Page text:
We must clearly understand that the cause of our difficulties lies not only, and not even very much, in the heavy burden of military expenditures and the very expensive scope of the country’s global responsibilities. Responsible expenditure of the remaining material and human resources would be fully sufficient to maintain a balanced economy oriented toward technical progress and to satisfy the traditionally modest social needs of our population. However, the persistent, protracted attempts to overcome the objective laws of economic life and to suppress the stimuli to work that have been formed over centuries in response to human nature have, in the final analysis, led to results diametrically opposed to what we intended. Today we have an economy in deficit, unbalanced in practically all aspects and unmanageable in many, and-if we are to be completely honest-we have an unyielding planned economy that still does not accept technological progress. Industry today rejects up to 80 percent of newly approved technical solutions and inventions! Our labor productivity rate is one of the lowest among industrialized countries, especially in agriculture and construction; during the years of stagnation the working masses displayed a nearly complete lack of interest in full-blooded, honest labor.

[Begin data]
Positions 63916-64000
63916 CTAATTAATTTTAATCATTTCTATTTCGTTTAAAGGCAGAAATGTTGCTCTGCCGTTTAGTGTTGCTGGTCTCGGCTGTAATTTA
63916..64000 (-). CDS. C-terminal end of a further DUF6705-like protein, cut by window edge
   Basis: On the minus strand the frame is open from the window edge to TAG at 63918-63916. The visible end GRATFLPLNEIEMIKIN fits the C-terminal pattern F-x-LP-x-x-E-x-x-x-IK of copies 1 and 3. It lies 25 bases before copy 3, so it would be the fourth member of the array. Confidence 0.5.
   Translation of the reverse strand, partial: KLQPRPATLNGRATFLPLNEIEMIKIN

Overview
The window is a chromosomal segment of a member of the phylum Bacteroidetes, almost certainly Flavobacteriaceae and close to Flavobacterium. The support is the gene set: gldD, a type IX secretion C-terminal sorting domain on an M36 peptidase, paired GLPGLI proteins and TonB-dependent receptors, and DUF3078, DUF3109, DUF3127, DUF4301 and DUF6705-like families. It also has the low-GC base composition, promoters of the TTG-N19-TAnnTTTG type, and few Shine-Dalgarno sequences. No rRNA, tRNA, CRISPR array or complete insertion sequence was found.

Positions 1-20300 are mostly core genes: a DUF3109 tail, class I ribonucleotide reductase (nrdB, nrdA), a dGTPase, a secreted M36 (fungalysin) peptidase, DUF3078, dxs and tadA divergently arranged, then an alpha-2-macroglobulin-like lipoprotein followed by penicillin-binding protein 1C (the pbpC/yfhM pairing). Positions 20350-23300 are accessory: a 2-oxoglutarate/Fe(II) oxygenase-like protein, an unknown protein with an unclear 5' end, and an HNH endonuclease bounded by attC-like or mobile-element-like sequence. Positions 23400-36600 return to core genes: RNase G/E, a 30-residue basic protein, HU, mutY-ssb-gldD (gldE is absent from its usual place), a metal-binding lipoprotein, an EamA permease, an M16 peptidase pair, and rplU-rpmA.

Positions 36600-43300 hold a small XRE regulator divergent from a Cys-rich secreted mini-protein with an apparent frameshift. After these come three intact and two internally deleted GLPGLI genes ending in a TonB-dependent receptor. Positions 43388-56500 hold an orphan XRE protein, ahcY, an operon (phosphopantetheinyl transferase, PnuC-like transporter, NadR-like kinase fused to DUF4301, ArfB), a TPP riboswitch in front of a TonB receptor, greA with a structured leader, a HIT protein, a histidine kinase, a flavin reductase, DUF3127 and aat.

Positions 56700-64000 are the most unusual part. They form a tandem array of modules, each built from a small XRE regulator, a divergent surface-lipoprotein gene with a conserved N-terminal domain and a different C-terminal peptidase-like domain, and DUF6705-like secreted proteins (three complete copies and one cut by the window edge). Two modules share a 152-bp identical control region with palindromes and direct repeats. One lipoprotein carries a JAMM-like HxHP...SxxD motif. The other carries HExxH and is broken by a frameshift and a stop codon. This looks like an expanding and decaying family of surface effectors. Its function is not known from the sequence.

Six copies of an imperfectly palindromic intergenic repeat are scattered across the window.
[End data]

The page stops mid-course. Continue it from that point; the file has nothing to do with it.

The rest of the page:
However, the results of the “administrative economy” that are most difficult to cure he in the economic sphere.

A purely administrative view of economic problems has deeply implanted itself in the system-an almost religious “belief in organization” and a reluctance and an inability to see that nothing sensible can be made through force, pressure, conscription, or urging on the economy. As both our own experience and world experience show, the main conditions for the viability and effectiveness of intricate social systems are an independent superstructure, self-regulation, and self-development. Attempts to subordinate the socioeconomic “Brownian movement” (with its inescapable, but consequently acceptable, expenses) to some central point of administration were largely abortive, and the farther we get away from this system the more evident this becomes.